- Buyer's Guide
At a recent hydraulic maintenance workshop, I was asked for my opinion on isolation valves on pump intake lines and whether a more expensive ball valve is mandatory as opposed to the generally cheaper butterfly type. At the root of this question is the negative effect of turbulence in the pump intake line. The argument for using a ball valve as an intake-line isolation valve is that when it’s open, the full bore of the valve is available for oil flow. So if you have a 2-inch ball valve installed in a 2-inch intake line, when the valve is open, it’s as if it isn’t there at all (from the oil’s point of view at least).
On the other hand, a butterfly valve is not full bore. Even when fully open, the butterfly remains in the bore and presents a partial restriction, which is irregular in shape. This causes turbulence, which can result in dissolved air coming out of solution in the intake line. If this happens, these air bubbles will collapse when exposed to pressure at the pump outlet. In other words, a butterfly valve may cause gaseous cavitation.
So which is best: a ball or butterfly valve? Well, like a lot of issues in hydraulics, it depends. In a perfect world, I would always choose a ball valve ahead of a butterfly valve. For intake-line diameters up to 3 inches, there’s virtually no cost penalty involved in doing so.
However, when you get into 4-, 6- and 8-inch diameters, ball valves are very expensive in comparison to their butterfly counterparts. They also take up a lot more space, particularly in overall length. So in a mobile application, for example, not only may the cost of a large-diameter ball valve be prohibitive, but there also may not be enough space between the tank outlet and the pump inlet to install it.
There is a third alternative. Many people wrongly believe intake-line isolation valves are essential, when in reality they are not, but for a few exceptions.
The first question that pops up in response to this is how can the pump be changed out if there is no isolation valve on the intake line. There are two answers to this. First, if the pump has failed catastrophically and you are doing things “right,” the oil should be pumped out of the tank using a filter cart and into clean drums or other suitable container. Then the tank should be thoroughly cleaned, the pump changed out, and the oil (assuming it is still serviceable) pumped back into the tank using a filter cart.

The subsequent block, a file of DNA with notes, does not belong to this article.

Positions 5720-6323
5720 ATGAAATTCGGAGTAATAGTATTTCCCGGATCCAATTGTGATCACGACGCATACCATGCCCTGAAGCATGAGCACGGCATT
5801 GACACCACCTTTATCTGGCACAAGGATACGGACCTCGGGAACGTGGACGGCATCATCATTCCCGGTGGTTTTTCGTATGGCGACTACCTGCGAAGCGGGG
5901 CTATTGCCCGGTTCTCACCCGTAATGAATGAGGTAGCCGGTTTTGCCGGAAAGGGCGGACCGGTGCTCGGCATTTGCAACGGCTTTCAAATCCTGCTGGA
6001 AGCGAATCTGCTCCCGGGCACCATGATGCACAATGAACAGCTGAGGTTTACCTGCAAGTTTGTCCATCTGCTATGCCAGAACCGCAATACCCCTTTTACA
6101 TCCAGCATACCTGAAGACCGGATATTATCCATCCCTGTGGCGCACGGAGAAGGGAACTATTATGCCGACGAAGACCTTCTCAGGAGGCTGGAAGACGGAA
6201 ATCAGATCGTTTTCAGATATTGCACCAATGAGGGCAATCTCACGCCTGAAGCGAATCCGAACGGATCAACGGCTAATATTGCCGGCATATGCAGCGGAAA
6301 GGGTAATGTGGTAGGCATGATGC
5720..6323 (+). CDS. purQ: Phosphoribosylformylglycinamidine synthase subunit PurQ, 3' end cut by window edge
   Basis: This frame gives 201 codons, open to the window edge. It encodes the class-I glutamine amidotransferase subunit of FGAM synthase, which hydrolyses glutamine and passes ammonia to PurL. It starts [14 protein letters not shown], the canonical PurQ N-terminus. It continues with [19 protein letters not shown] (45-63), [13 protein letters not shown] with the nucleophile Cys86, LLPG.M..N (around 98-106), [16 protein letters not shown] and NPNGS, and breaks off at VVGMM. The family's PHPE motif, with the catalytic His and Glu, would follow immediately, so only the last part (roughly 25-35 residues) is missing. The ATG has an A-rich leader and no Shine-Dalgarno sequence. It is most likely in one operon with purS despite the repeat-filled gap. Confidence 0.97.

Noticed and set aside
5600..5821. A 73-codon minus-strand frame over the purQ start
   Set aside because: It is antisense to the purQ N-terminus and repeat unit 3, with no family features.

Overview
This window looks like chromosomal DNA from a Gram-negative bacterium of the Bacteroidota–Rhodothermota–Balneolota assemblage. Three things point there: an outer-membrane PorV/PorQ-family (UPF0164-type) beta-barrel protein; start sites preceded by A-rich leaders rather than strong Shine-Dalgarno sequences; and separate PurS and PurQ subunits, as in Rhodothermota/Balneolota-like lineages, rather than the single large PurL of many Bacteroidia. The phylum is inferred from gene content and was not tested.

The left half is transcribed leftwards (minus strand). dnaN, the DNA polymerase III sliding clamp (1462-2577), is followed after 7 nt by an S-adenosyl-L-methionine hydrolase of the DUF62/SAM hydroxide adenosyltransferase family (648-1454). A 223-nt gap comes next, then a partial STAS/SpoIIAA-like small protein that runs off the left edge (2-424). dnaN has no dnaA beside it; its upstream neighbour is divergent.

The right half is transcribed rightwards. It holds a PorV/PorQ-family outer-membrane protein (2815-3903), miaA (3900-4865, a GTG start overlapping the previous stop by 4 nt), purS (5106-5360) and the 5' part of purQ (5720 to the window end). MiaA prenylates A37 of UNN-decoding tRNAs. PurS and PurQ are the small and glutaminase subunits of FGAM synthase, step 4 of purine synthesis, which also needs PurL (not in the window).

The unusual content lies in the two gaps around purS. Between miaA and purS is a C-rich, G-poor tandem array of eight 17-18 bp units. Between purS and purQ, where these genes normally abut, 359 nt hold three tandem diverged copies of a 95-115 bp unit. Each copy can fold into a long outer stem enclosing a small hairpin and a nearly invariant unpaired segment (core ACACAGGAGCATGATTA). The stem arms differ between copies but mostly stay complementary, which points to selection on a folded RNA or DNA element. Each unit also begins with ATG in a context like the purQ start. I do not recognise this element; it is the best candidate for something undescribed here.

The common objections to this are: “Oh, we don’t have time for that!” or “We don’t have 10, 20 or however many clean drums sitting around.” A work-around for those who don’t want to do the job right is to cap all penetrations into the tank headspace and connect an industrial vacuum cleaner to the tank breather penetration. Switch on the vacuum cleaner while the pump is changed out, and then when the debris from the previous pump failure causes the replacement pump to fail, repeat the exercise.
Of course, there are exceptions, such as if there’s more than one pump sucking from the same tank or it’s just not practical to pump say 3,000 gallons of oil out of the tank. Sometimes intake-line isolation valves are a necessity. If this is the case, it’s wise to make sure they have proximity switches to prevent the pump(s) from being started when the valve(s) are closed.
My preferred approach is to fit neither ball valve nor butterfly valve, if you can get away with it. If you must have one, use a ball valve if cost or space isn’t an issue. However, if either of these things is a problem, then a butterfly valve is the only choice.
|75%||of lubrication professionals prefer ball valves for hydraulic pump intake lines, according to a recent survey at machinerylubrication.com|
There are many applications where butterfly valves are used as pump-intake isolation valves. Large hydraulic excavators are a common example. They have multiple pumps sucking out of big tanks through large-diameter intake lines and not much space - all the ingredients that rule out the more preferred options (no valve or ball valve).
I don’t recall ever seeing a pump off a large hydraulic excavator that didn’t have at least some cavitation erosion damage, which in this application could be regarded as fair wear and tear. Could this cavitation damage be attributed to turbulence caused by the butterfly valve? Sure it could, but a lot of other things may be responsible for it as well. The only way to know for certain would be to compare two pumps operating under the same conditions - one with and one without a butterfly valve installed.